Australia’s Great Barrier Reef Suffers 6th Mass Bleaching Event
SYDNEY, Australia — A wide stretch of the Great Barrier Reef has been hit by a sixth mass bleaching event, the marine park’s authority said on Friday, an alarming milestone for the coral wonder that points to the continued threat of climate change greenhouse gas emissions.
Government scientists who used helicopters small planes to survey 750 separate reefs across hundreds of miles last week found severe bleaching among 60 percent of the corals.
Bleaching events have now occurred in four of the past seven years, with 2022 offering a disturbing first — a mass bleaching in a year of La Niña, when more rain cooler temperatures were supposed to provide a moment of respite for sensitive corals to recover.
“We’re seeing that coral reefs can’t cope with the current rate of warming the frequency of climate change,” said Dr. Neal Cantin, a coral biologist who led one of the teams observing the state of the reef. “We need to slow down that warming rate as fast as possible.”
Coral bleaching is often called a climate change warning system, a canary in the coal mine of a struggling earth. It indicates that corals are under intense stress from the waters around them, which have been growing steadily warmer. Last year, scientists recorded the hottest year on record for the world’s oceans — for the sixth year in a row.
First, the stress shows up on coral reefs in bright, almost neon colors as coral, which is an animal, expels the algae that lives inside it provides the coral with food. The corals go on to turn white as bone but can still recover if temperatures cool for a long enough period.
Scientists report, however, that has become increasingly rare. Between 2009 2019, a sweeping study from last year found, 14 percent of the world’s coal reefs were lost.
Along the 1,500 miles of the Great Barrier Reef — a stunning ecosystem that can be seen from space — there are still large, healthy sections of coral, with sharks, turtles, rays fish the color of crayons.
But all along the natural wonder, there are also signs of damage. The blocks of underwater graveyards, with gray fields of brittle, dead coral covered in wisps of ugly algae, have been growing with each mass bleaching since the first one occurred in 1998.
In Australia, that decline has become increasingly politicized. The government of Prime Minister Scott Morrison, which has done little to cut the country’s fossil fuel reliance or exports, has repeatedly pushed the United Nations to defy its own scientific advice keep the reef from being placed on a list of endangered world heritage sites.
Instead of aggressively pursuing emissions cuts, Australia has thrown hundreds of millions of dollars at long-shot projects that aim to help the reef by cleaning up agricultural runoff, killing invasive species or finding cultivating the most heat-resistant species of coral.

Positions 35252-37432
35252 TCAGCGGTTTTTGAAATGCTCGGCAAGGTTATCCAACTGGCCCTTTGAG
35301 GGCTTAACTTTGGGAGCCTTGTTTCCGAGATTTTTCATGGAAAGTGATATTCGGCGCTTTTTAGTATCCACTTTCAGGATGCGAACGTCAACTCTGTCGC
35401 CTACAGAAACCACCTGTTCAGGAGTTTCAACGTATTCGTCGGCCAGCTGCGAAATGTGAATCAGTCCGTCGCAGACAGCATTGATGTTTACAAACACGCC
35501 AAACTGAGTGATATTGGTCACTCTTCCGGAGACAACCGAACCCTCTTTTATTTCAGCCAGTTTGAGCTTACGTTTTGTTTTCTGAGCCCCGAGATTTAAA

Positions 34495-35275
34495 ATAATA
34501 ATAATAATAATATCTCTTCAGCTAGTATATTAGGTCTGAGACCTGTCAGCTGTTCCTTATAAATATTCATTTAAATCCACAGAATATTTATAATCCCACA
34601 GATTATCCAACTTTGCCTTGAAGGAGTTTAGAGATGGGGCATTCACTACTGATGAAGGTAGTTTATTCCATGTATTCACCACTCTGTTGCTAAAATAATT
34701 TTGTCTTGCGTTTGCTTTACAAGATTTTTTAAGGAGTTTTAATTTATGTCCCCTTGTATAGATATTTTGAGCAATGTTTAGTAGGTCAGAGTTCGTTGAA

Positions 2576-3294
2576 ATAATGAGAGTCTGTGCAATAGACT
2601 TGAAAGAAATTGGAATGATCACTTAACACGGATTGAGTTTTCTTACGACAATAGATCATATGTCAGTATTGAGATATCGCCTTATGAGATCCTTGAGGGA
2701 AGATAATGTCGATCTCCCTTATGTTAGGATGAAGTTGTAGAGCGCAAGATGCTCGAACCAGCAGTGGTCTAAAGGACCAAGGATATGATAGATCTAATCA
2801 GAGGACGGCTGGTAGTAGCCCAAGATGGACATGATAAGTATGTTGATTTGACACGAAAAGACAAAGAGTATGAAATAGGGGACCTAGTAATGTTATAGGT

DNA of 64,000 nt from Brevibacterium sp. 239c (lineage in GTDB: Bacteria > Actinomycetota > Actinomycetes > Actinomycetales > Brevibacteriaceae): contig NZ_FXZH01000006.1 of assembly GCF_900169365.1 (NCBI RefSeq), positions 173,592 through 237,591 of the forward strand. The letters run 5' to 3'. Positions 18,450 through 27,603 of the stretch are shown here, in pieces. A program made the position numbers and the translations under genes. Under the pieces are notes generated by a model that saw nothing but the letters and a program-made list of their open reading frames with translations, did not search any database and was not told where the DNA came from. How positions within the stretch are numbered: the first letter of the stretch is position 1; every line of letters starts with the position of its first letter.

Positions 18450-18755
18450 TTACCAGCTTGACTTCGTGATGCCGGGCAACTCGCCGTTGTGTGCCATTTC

Climate protests across the country have also been intensifying, some led by children, others by activists who have tried to block trains traffic.
U.N. scientists are now in Australia checking the status of the reef. Dr. Cantin said he met with them on Friday afternoon explained what the surveys had found.
The image of the reef (Australia’s stewardship of it) stands to be severely tarnished if the United Nations suggests it is slowly moving toward extinction. But the damage to the world’s reefs go far beyond threats to tourism or a country’s reputation.
While coral reefs cover a tiny fraction of the ocean floor, they collectively support an estimated $2.7 trillion per year in goods services worldwide, according to a recent report from the International Coral Reef Initiative. Their fish supply food to hundreds of millions of people worldwide — in Australia elsewhere, they provide protection from the severe storms that are also becoming more common with climate change.
Dr. Cantin said he was especially disappointed by the spatial footprint of this year’s bleaching damage. Reefs closer to the shore experienced the most extreme bleaching, but he said the bleaching seemed to cover an area wider than back-to-back outbreaks in 2016 2017.
He said it was the product of a summer that started early.
“In December we were already warmer than the historical February summer maximums,” he said. There was a cooling period in February, he added, but then the last two weeks of this month saw little rain continued heat.
“With the frequency of big stressful summers, we’ve been on bleaching watch almost every year,” he said. “We’re in concerning times.”